You can use the MIB table that supports Cisco CallManager to provide all of the management interfaces for monitoring and managing your Cisco CallManager network. This MIB table is periodically updated, reflecting the current status of your Cisco CallManager network:

  • CISCO-CCM-MIB To perform network management, you can use the CISCO-CCM-MIB to get provisioning and statistical information about Cisco CallManager, its associated devices (for example, IP phones and gateways), and its configuration.
  • CISCO-CDP-MIB You can use the Cisco CallManager SNMP agent to implement the Cisco Discovery Protocol MIB, CISCO-CDP-MIB. This MIB enables Cisco CallManager to advertise itself to other Cisco devices on the network, allowing discovery of other Cisco CallManager installations on the network.


To get more information about the MIB tables, go to and search for CISCO-CCM-MIB.


Syslog Overview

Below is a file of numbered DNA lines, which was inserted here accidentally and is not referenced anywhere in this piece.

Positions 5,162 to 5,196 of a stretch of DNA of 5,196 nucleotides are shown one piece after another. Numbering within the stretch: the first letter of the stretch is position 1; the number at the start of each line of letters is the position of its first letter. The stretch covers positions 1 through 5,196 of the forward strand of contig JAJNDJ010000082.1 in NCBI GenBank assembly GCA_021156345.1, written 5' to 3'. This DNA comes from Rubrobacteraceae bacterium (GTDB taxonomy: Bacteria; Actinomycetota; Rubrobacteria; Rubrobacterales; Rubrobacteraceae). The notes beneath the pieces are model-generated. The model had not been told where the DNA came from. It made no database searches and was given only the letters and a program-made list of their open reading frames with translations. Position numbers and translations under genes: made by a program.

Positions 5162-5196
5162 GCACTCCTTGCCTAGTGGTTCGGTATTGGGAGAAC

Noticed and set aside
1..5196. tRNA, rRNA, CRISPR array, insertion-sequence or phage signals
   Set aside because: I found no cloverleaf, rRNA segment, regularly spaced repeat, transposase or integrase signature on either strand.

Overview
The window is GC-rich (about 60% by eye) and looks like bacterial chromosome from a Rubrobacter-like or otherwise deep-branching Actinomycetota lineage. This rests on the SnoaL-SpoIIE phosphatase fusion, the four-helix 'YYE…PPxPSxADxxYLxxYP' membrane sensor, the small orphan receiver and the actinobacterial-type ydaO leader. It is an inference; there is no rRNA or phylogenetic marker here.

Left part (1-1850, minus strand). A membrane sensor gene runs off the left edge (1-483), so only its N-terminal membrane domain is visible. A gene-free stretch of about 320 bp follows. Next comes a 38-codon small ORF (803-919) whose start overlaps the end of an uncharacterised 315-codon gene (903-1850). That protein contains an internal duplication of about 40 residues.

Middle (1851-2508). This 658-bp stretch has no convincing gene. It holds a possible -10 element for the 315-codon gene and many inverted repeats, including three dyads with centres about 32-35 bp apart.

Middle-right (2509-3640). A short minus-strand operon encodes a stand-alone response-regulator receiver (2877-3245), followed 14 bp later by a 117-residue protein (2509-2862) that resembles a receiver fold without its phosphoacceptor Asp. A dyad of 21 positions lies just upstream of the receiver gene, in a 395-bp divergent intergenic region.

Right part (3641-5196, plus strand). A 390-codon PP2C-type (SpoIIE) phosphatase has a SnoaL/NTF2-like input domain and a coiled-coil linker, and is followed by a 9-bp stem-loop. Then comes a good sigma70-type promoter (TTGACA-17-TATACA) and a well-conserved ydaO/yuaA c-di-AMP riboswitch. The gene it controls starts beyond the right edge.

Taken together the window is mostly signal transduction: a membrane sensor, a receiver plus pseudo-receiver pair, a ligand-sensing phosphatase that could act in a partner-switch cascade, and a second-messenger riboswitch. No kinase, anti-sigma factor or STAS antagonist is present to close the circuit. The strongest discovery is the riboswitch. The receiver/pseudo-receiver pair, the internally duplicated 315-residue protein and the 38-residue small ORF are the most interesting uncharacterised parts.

Syslog allows logging of events across the network to various destinations. It provides an orderly presentation of information that assists in the diagnosis and troubleshooting of system problems. Theses messages can be saved in a file or sent to, for example, a CiscoWorks server, a third-party syslog server (such as Kiwi Syslog Daemon), or the host itself.


Kiwi Syslog Daemon is a freeware Windows syslog server. It receives, logs, displays, and forwards syslog messages from hosts, such as routers, switches, UNIX hosts, and any other syslog-enabled device. For more information, go to

When the local host is used, Remote Syslog Analyzer Collector (RSAC) software must be installed. RSAC can be installed on a remote UNIX or Microsoft Windows 2000 or Windows NT machine to process syslog messages.

Syslog Configuration in Cisco CallManager

Cisco CallManager syslog messages are configured in Cisco CallManager Serviceability. To configure alarms, use the Cisco CallManager Serviceability web page and select Alarm > Configuration. After selecting your server and the CallManager service, the Alarm Configuration window shown in Figure 34-3 opens. To enable syslog messages, simply check the Enable Alarm check box under the Syslog Trace section and enter the IP address of your syslog server.

Figure 34-3. CallManager Syslog Configuration

Table 34-2 lists alarm events that can be configured in the alarm trap.